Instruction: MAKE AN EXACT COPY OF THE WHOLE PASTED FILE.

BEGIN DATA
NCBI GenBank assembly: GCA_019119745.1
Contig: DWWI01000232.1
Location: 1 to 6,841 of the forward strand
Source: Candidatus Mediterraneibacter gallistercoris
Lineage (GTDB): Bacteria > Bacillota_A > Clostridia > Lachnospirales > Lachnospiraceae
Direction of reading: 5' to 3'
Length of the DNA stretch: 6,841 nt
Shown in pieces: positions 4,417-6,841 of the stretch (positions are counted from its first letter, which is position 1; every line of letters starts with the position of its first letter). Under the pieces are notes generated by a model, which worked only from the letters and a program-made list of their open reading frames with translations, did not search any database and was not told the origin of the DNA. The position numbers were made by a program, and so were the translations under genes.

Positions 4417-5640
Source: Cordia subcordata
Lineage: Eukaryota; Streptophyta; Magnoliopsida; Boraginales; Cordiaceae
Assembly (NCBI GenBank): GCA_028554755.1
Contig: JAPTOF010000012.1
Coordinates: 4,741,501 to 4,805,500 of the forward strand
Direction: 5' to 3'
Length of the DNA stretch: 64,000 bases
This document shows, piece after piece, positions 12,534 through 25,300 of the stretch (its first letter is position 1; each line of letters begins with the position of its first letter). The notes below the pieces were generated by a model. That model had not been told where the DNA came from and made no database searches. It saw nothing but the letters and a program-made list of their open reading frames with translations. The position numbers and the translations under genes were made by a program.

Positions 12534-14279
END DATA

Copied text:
NCBI GenBank assembly: GCA_019119745.1
Contig: DWWI01000232.1
Location: 1 to 6,841 of the forward strand
Source: Candidatus Mediterraneibacter gallistercoris
Lineage (GTDB): Bacteria > Bacillota_A > Clostridia > Lachnospirales > Lachnospiraceae
Direction of reading: 5' to 3'
Length of the DNA stretch: 6,841 nt
Shown in pieces: positions 4,417-6,841 of the stretch (positions are counted from its first letter, which is position 1; every line of letters starts with the position of its first letter). Under the pieces are notes generated by a model, which worked only from the letters and a program-made list of their open reading frames with translations, did not search any database and was not told the origin of the DNA. The position numbers were made by a program, and so were the translations under genes.

Positions 4417-5640
Source: Cordia subcordata
Lineage: Eukaryota; Streptophyta; Magnoliopsida; Boraginales; Cordiaceae
Assembly (NCBI GenBank): GCA_028554755.1
Contig: JAPTOF010000012.1
Coordinates: 4,741,501 to 4,805,500 of the forward strand
Direction: 5' to 3'
Length of the DNA stretch: 64,000 bases
This document shows, piece after piece, positions 12,534 through 25,300 of the stretch (its first letter is position 1; each line of letters begins with the position of its first letter). The notes below the pieces were generated by a model. That model had not been told where the DNA came from and made no database searches. It saw nothing but the letters and a program-made list of their open reading frames with translations. The position numbers and the translations under genes were made by a program.

Positions 12534-14279